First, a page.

## Similar Problems

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# Word Break Ii - Leetcode Solution

LeetCode: Word Break Ii Leetcode Solution

Difficulty: Hard

Topics: hash-table dynamic-programming string array backtracking

Problem Statement:

Given a non-empty string s and a dictionary wordDict containing a list of non-empty words, add spaces in s to construct a sentence where each word is a valid dictionary word. Return all such possible sentences.

Note:

The same word in the dictionary may be reused multiple times in the segmentation. You may assume the dictionary does not contain duplicate words.

Example 1:

Input: s = "catsanddog" wordDict = ["cat", "cats", "and", "sand", "dog"] Output: [ "cats and dog", "cat sand dog" ]

Example 2:

Input: s = "pineapplepenapple" wordDict = ["apple", "pen", "applepen", "pine", "pineapple"] Output: [ "pine apple pen apple", "pineapple pen apple", "pine applepen apple" ] Explanation: Note that you are allowed to reuse a dictionary word.

Solution:

The problem can be solved using a recursive approach. We start iterating over the input string and keep on adding characters to the currentWord until we find a match in the word dictionary. As soon as we find a match, we add the currentWord to the result and start with the next character. We keep on doing this until we reach the end of the string. However, this approach can get very slow if the input string is very large, or if multiple valid sentences can be formed.

To optimize this approach, we will use dynamic programming. We store a boolean array of size n+1, where n is the length of the input string. dp[i] represents whether the string upto the i-th index can be segmented into words from the dictionary or not. We also store a hashmap of size n+1, where the key represents the index upto which we have already found valid solutions, and the value is a list of possible sentences.

We start by initializing dp[0] to be true, since an empty string is always a valid solution. Then we iterate over the string s and check if s[j:i] (where j is any index upto i) is a valid word from the dictionary, and if dp[j] is also true (meaning the string upto index j can be segmented into words). If both these conditions are met, we set dp[i] to be true and add the substring s[j:i] to the list of possible sentences at index i in the hashmap.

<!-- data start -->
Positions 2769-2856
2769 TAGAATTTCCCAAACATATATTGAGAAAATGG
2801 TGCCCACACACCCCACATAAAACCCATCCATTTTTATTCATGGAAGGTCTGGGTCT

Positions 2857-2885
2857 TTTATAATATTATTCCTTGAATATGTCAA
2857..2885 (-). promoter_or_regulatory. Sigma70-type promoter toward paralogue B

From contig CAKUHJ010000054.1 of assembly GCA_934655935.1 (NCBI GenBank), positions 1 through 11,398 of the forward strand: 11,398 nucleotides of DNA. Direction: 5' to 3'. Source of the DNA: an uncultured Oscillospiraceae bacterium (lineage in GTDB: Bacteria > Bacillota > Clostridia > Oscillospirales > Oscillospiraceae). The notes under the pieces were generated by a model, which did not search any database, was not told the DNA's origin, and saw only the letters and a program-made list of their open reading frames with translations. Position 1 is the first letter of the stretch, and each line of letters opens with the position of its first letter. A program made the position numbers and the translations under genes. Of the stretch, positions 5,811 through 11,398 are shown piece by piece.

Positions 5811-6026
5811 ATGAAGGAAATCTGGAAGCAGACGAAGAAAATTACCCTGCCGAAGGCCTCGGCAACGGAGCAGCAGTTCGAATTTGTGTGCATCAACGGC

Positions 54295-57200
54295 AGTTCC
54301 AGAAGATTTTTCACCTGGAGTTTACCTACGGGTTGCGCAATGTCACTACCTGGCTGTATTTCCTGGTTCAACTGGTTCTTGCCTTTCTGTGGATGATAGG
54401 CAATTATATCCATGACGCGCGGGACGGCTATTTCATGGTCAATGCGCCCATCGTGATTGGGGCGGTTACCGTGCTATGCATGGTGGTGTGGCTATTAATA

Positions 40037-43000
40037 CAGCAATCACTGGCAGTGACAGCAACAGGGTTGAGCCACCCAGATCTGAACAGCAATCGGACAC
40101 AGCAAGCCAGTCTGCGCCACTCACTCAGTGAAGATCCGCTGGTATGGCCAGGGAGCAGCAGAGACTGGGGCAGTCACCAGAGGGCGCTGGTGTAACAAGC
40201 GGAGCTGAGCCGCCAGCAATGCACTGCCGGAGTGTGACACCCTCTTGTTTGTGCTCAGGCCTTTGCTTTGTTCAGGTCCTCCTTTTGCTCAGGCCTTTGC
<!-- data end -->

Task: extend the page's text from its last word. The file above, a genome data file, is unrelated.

Finally, we recursively traverse the hashmap, starting from the last index, and build the valid sentences.

Here's the complete code:

class Solution { public List<String> wordBreak(String s, List<String> wordDict) { List<String> result = new ArrayList<>(); int n = s.length();

```
// Create a hashmap to store possible sentences upto each index
HashMap<Integer, List<String>> memo = new HashMap<>();
memo.put(n, new ArrayList<>());
memo.get(n).add("");
// Create a boolean array to store whether the string upto an index can be segmented into words or not
boolean[] dp = new boolean[n+1];
dp[n] = true;
// Populate the boolean array and hashmap
for(int i=n-1; i>=0; i--) {
List<String> list = new ArrayList<>();
for(int j=i+1; j<=n; j++) {
if(dp[j] && wordDict.contains(s.substring(i,j))) {
dp[i] = true;
if(memo.containsKey(j)) {
for(String str: memo.get(j)) {
list.add(s.substring(i,j) + (str.equals("") ? "" : " ") + str);
}
}
}
}
memo.put(i, list);
}
// Build valid sentences using hashmap
return memo.get(0);
}
```

}

Time Complexity: O(n^2 * wordDict.length), where n is the length of the input string. We iterate over each index in the string n times, and for each index, we iterate over all possible substrings. We also need to check whether a string is present in the word dictionary, which takes O(wordDict.length) time.

Space Complexity: O(n^2), for the hashmap and boolean array.

## Word Break Ii Solution Code

`1`